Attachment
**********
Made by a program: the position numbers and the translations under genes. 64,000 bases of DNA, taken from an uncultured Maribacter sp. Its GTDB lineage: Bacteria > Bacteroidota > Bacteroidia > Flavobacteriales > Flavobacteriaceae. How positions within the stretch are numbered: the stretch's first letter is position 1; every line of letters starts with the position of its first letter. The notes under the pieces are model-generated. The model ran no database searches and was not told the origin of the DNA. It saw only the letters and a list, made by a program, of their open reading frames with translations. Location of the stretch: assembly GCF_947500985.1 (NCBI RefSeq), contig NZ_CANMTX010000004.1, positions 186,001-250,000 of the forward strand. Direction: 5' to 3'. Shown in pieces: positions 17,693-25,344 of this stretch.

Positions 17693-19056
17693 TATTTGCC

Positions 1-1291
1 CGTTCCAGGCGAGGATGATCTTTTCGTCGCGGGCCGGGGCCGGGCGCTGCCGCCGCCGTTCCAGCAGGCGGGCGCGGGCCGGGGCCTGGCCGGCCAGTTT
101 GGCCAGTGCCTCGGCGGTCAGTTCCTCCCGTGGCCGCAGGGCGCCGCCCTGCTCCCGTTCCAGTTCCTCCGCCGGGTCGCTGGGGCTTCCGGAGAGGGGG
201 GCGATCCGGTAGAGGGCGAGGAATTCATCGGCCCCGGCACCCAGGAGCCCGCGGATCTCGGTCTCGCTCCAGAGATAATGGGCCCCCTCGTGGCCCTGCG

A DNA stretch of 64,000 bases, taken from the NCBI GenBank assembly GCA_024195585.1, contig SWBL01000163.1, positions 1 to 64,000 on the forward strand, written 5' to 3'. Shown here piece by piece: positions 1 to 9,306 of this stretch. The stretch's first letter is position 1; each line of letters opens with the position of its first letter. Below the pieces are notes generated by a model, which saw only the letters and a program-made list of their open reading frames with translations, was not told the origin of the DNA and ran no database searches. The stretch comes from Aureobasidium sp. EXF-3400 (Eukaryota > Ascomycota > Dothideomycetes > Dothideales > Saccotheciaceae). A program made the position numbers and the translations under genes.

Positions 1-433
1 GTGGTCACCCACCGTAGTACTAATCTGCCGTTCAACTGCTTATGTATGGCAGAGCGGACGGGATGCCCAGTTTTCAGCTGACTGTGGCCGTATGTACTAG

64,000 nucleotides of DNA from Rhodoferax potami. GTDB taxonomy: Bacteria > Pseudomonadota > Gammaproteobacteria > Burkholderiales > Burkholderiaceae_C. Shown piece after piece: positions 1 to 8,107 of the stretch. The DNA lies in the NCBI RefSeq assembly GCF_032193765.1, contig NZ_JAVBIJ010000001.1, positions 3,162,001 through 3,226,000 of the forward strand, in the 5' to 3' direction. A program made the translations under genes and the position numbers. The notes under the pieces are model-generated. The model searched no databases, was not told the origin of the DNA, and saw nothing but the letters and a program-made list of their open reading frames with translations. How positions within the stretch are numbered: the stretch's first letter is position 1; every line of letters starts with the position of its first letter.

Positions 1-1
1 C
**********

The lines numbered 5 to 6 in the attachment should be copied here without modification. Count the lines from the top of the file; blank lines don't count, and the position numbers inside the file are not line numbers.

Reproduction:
1 CGTTCCAGGCGAGGATGATCTTTTCGTCGCGGGCCGGGGCCGGGCGCTGCCGCCGCCGTTCCAGCAGGCGGGCGCGGGCCGGGGCCTGGCCGGCCAGTTT
101 GGCCAGTGCCTCGGCGGTCAGTTCCTCCCGTGGCCGCAGGGCGCCGCCCTGCTCCCGTTCCAGTTCCTCCGCCGGGTCGCTGGGGCTTCCGGAGAGGGGG